There’s a new buzz phrase in the world of variable annuities. It’s “reduced volatility.” In other words, insurance companies now offer fewer investment choices in an effort to mitigate risk in a choppy stock market. Some industry experts say it’s the wave of the future.

Quite a change from a few years ago, when variable annuities with income guarantees were hot sellers. Back then, insurance companies compiled a long list of investment vehicles: emerging markets, commodities, small stocks, and funds run by star stock pickers.

Now, there are fewer options. Why? When the stock market crashed in 2007-09, minimum guarantees in variable annuities became more valuable to investors, but costly to insurers. Insurers responded by either refusing to offer guarantees, increasing prices or proposing less generous terms.

In an effort to limit the potential of taking a big loss from these guarantees, insurance companies now require annuity investors to hold a conservative mix of stocks and other assets rather than putting 100 percent of the account balance into riskier tech stocks or emerging market shares.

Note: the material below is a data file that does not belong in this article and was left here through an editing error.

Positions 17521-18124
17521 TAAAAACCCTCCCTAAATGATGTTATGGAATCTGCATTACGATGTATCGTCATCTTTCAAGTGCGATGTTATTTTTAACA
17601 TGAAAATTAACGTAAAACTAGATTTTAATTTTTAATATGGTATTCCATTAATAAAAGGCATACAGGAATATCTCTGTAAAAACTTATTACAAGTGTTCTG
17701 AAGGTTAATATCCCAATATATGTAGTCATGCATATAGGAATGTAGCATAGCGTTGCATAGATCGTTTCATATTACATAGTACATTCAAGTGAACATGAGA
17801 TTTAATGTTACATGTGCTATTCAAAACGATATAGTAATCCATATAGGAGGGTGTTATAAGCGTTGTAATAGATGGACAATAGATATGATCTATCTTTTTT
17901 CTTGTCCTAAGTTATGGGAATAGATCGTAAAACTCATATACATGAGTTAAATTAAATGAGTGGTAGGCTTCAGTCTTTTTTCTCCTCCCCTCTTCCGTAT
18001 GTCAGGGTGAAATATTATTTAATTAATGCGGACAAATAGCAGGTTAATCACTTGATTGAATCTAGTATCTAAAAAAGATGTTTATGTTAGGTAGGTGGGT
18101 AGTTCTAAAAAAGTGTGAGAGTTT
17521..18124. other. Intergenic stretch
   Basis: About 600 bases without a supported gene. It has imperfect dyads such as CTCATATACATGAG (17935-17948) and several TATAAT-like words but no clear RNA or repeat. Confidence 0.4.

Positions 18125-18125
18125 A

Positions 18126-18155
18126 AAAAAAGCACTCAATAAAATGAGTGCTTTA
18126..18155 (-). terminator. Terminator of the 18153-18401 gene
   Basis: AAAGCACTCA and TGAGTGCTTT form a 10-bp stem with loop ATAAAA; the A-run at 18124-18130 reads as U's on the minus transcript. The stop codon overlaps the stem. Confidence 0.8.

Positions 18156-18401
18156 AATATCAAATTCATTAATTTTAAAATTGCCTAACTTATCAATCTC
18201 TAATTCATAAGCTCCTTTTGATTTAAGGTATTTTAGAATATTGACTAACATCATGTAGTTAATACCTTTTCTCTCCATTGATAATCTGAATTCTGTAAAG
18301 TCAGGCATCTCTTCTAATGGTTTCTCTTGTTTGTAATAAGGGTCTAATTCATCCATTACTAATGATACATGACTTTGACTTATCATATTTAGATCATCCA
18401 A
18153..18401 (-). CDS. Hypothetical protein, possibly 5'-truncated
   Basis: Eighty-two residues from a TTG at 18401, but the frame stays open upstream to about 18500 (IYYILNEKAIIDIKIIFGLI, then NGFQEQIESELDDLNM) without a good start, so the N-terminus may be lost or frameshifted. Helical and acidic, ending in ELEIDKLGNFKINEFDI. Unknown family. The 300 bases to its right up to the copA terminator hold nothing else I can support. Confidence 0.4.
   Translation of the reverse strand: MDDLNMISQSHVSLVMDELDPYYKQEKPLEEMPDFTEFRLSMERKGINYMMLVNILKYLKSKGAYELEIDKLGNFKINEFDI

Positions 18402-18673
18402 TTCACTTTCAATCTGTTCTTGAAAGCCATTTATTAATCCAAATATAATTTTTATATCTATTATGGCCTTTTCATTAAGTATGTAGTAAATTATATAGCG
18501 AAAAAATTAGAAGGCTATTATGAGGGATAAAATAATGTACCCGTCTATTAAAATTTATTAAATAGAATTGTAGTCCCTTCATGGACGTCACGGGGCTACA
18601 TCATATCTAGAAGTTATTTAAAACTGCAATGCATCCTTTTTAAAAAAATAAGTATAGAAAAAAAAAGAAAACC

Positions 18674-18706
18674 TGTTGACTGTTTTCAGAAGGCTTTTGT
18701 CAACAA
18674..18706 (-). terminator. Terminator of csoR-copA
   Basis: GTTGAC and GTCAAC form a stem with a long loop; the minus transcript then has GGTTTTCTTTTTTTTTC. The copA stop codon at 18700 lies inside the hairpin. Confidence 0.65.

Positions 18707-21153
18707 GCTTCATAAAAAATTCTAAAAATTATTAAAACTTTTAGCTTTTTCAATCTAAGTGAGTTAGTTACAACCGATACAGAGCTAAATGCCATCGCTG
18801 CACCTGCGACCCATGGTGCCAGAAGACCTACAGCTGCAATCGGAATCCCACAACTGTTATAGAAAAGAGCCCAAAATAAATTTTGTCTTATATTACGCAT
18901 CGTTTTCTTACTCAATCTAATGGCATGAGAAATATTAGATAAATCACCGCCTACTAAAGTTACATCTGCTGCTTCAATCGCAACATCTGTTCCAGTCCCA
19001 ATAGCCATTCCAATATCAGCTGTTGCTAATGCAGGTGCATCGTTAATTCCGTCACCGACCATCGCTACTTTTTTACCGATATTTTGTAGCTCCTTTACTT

MetLife, for example, has a new offering with just four multi-asset fund options. These funds aim to guard against “extreme market swings” and provide “more consistent returns over time” according to its marketing material.

As Suneet Kamath, a stock analyst at Sanford C. Bernstein, says, “if you want the guarantee with its sleep-at-night protection, you have to give something up,” and that something is complete control over how the money will be invested.

Other insurers, like Hartford and Equitable, are making similar moves.

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